Ask the Composers: Danny Bensi & Saunder Jurriaans Discuss Their Four Films at Sundance 2016

It is an understatement to say that New York-based composer duo Danny Bensi and Saunder Jurriaans are at the top of their game. While most in the film industry count it a high achievement to show one film at the Sundance Film Festival, Bensi and Jurriaans had a whopping four films at Sundance 2016. During the festival, Bensi and Jurriaans talked to ScreenPrism about the different soundscapes of their Sundance scores, why they’re drawn to writing music for conflicted female protagonists and how they became the go-to composers of the New York indie film scene.

ScreenPrism: Can you talk about the scores of the four films playing at Sundance and how they compare?

Danny Bensi: They are all completely different, which is awesome. Especially as we are moving on in our careers now and doing more and more films, it’s really important not to be pigeon-holed, and we don’t want to be pigeon-holed in any genre. So these four are totally different from each other. One of them is kind of a thriller, Frank & Lola (2016). It has a little bit of a jazz aspect to it, but also some orchestral stuff hanging on.

Then we did another film called Christine (2016), and that doesn’t even have any bass instruments. That’s harp and clarinet and all these little trinkets of percussion. It’s all very beautiful and feminine music. It doesn’t have any thriller things going on. It’s a beautiful score that we’re really proud of, so that was fantastic.

Christine (2016)

Saunder Jurrianns: The Fits (2016), which we saw today – we scored that back in June, and we never saw it completed, so that was so exciting today to see it. That was a really exciting score, and we got to experiment with a lot of weird instruments. It was mostly clarinet, some weird strings, weird sounds that we made slowed down. It’s a really avant-garde score, a super expressive score. A lot of breathing. Movement is a huge part of the film, so we tried to embody that sense of… it’s about dance in a way. We tried to get that corporal sense into the music. We have some breathing rhythms happening, some clapping and body drumming. The lead instrument is a clarinet that’s played very rudimentarily.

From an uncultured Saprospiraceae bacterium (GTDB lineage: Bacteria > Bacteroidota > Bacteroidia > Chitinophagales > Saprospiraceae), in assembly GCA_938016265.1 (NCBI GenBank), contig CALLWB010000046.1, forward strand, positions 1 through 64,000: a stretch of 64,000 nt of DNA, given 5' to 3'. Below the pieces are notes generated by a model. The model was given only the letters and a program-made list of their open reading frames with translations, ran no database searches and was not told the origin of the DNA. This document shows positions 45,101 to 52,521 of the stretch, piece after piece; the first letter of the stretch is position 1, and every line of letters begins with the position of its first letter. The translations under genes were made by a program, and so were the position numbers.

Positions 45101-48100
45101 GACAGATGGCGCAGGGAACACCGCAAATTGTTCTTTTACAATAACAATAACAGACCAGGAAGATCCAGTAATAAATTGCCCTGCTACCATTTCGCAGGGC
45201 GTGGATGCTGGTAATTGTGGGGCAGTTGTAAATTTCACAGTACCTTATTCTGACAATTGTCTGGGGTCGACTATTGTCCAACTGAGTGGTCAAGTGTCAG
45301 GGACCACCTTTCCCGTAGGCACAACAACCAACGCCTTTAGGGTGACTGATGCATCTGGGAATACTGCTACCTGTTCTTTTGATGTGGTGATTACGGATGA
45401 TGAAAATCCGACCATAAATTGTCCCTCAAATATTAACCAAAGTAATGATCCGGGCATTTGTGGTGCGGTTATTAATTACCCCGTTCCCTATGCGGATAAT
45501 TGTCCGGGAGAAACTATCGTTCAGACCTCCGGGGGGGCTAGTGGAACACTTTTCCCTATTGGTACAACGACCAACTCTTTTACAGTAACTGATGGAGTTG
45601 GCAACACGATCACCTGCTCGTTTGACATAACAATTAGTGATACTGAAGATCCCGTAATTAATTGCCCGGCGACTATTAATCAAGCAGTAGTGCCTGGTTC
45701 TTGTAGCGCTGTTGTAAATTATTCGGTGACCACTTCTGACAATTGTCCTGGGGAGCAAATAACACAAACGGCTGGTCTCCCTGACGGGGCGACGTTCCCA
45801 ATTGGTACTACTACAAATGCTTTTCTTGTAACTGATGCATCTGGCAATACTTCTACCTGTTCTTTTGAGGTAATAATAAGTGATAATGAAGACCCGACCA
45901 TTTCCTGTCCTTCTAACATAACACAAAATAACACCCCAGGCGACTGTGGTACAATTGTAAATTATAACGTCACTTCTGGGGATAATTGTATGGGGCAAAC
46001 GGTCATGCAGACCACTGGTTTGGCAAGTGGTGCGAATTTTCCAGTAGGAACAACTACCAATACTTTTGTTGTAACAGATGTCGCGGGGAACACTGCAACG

And then Complete Unknown (2016) – it’s vibraphone and some guitar and some tones. It’s a pretty emotional score.

DB: Again, quite a feminine score, if feminine means anything to anybody; I don’t know if that’s a word you can use to describe music or not. But again, it’s not a lot of bass instruments, lots of high end celestial, ethereal sounds. Rachel Weisz’s character is this social chameleon person who keeps changing her life and moving to different cities and changing her profession and changing her identity, so there’s this whole story about that, and she is a little lost. So it’s all about her the score, and the film. Michael Shannon is in it, too. But as far as music is concerned, it’s very melodic but ethereal at the same time.

SJ: It doesn’t have that thriller drama going on. It’s just very introspective and thoughtful.

Rachel Weisz in Complete Unknown (2016)

SP: What does that make the audience feel when the music is more ethereal with less bass?